With most of the year now a matter of history, the penultimate month of 2018 will be angling’s last stand before the winter sets in and other avocations take priority. If the weather holds, there may be opportunities for forays off on to the briny and, if it doesn’t, then it will be a matter of putting the boat into mothballs a few weeks earlier than expected.
On the bright side, it may still be hurricane season but with the water temperatures in this part of the Atlantic now a bit less than that needed to sustain or grow tropical systems, a little relaxation may be in order.
Not out of the woods just yet but the light is at the end of the tunnel. Mind you, the winter gale season is upon us and some of those result in more power outages and general hindrances to life than provided by tropical storm encounters.
Boats working the offshore, particularly the Banks, are meeting with some rather welcome success. Wahoo are taking both trolled offerings and live baits.
It is almost exclusively live robins that are being used in the absence of any juvenile mackerel or blackfin tuna. Yellowfin tuna are also taking live baits, although good, old-fashioned chumming is also getting results.
The normally accepted theory relating to game fish in Bermuda, and one that a lot of the popular literature that abounded in the 1950s and 1960s, was that it was really only the summer months that welcomed good fishing here.
Effectively, the season ran from sometime in April and petered out as November rolled in. In retrospect, this was probably more to do with the type of craft that were available and a marketing ploy that looked to enhance the summer season and to shift the focus from water-based sports to things such as tennis and golf during the shoulder season and winter months.
Realistically, things were a lot better than that, even though it was not obvious. Take the belief that the more tropical species prefer the warmer water, then allow a little factoring in of the climate change and global-warming theories; there is some evidence that sea temperatures are warmer now than they used to be — that is highly complex because of El Niño and other factors — and fishermen putting in more effort, and the result was that many of these species could be caught well into the so-called “off-season”.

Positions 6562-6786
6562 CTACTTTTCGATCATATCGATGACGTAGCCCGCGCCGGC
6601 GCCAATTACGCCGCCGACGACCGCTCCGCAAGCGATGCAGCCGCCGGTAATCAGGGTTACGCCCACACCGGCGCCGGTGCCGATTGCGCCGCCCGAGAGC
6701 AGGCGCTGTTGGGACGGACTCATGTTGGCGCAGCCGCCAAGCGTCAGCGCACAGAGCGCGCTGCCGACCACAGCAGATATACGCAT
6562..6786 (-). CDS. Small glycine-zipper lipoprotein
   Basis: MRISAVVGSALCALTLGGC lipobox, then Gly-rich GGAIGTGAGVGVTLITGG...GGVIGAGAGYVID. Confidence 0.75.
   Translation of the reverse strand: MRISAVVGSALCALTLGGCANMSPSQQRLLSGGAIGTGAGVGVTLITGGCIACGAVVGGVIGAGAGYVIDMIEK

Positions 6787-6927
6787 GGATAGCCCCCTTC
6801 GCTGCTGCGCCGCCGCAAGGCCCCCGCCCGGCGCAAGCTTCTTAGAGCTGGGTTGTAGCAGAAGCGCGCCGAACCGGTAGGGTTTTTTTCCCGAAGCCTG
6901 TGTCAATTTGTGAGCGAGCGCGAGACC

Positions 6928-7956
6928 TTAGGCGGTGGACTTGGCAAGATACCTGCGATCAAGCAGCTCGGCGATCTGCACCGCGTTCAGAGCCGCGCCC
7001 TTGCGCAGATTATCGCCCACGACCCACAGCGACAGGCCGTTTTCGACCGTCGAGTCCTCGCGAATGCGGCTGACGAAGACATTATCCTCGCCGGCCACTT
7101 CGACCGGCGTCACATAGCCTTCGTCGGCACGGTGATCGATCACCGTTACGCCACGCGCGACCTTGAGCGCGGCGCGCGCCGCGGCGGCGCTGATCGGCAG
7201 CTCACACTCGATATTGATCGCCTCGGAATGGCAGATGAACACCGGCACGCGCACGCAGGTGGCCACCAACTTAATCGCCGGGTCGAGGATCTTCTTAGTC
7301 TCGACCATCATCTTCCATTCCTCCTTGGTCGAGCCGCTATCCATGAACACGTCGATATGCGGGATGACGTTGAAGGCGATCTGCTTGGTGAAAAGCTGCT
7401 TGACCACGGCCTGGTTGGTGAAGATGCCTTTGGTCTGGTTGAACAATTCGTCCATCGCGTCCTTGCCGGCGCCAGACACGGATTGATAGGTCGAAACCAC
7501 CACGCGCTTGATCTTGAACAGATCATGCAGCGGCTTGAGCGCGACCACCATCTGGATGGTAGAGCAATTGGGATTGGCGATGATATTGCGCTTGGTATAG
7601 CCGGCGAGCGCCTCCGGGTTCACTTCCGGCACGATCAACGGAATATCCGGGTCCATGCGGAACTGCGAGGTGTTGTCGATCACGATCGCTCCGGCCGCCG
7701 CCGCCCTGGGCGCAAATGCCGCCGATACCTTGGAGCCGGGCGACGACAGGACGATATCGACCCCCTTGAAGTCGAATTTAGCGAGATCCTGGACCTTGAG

It is for this reason that many anglers continue to take advantage of any fishable weather on into the months that were previously ignored. This has turned up a few home truths.
For instance, blue marlin, widely believed to be exclusively found here from June through August, were eventually caught during every calendar month, opening up possibilities, even if a directed fishery wasn’t really feasible.
Bluefin tuna, thought to be a winter straggler, were caught during June and at other times of the year. Wahoo, although known to be a year-round species, were found to have a great burst of activity in the unlikely month of February.
All in all, there were a lot more possibilities that conventional wisdom allowed for.
Recent activities have borne this out. One commercial boat returning from a trip to Argus that paid off with a couple of wahoo, hooked something in the deep that, while not identified, was obviously a large fish that made a mockery of the reel it was attached to until everything came unstuck. Candidates were thought to be blue marlin, a giant wahoo or maybe even a bluefin. Unthought of but another possibility might have been a bigeye tuna, seldom seen here but not unknown, either.
A commercial boat with a mixed bag of wahoo and school-sized yellowfin tuna, on its way home, hooked and caught two nice-sized dolphin, another species thought to be a summer visitor.
Captain James Robinson’s Wound Up continued her winning ways with a haul at the weekend that included a fine wahoo just shy of 60 pounds and a nice variety of other fish, including some yellowfin tunas. One of these, a 30-pounder, turned out to be living proof that there are still some billfish around because, once boated, it was obvious that it had been run completely through by a marlin bill. The tuna escaped one fate as marlin food only to wind up in the fish box on a boat.
The message, though, is clear: the marlin are still out there and tuna is high on the list of their preferred dietary items. Given that there are enough tuna around here to make life interesting, there are probably more than just a few billfish as well.
Despite the game fish to be had, many fishermen will be thinking about putting some fillets in the freezer and this means working the bottom on the Banks.
At this juncture, Challenger Bank would seem to be the better bet for hinds, coneys and the occasional amber or bonita.
Ideal conditions could make chumming over the deeper reef productive if the yellowtail snapper decide to please but even here, the bottom offers the best chance of a decent return.
Funny, how at some times it is the fish that are most important, not the Tight lines!!!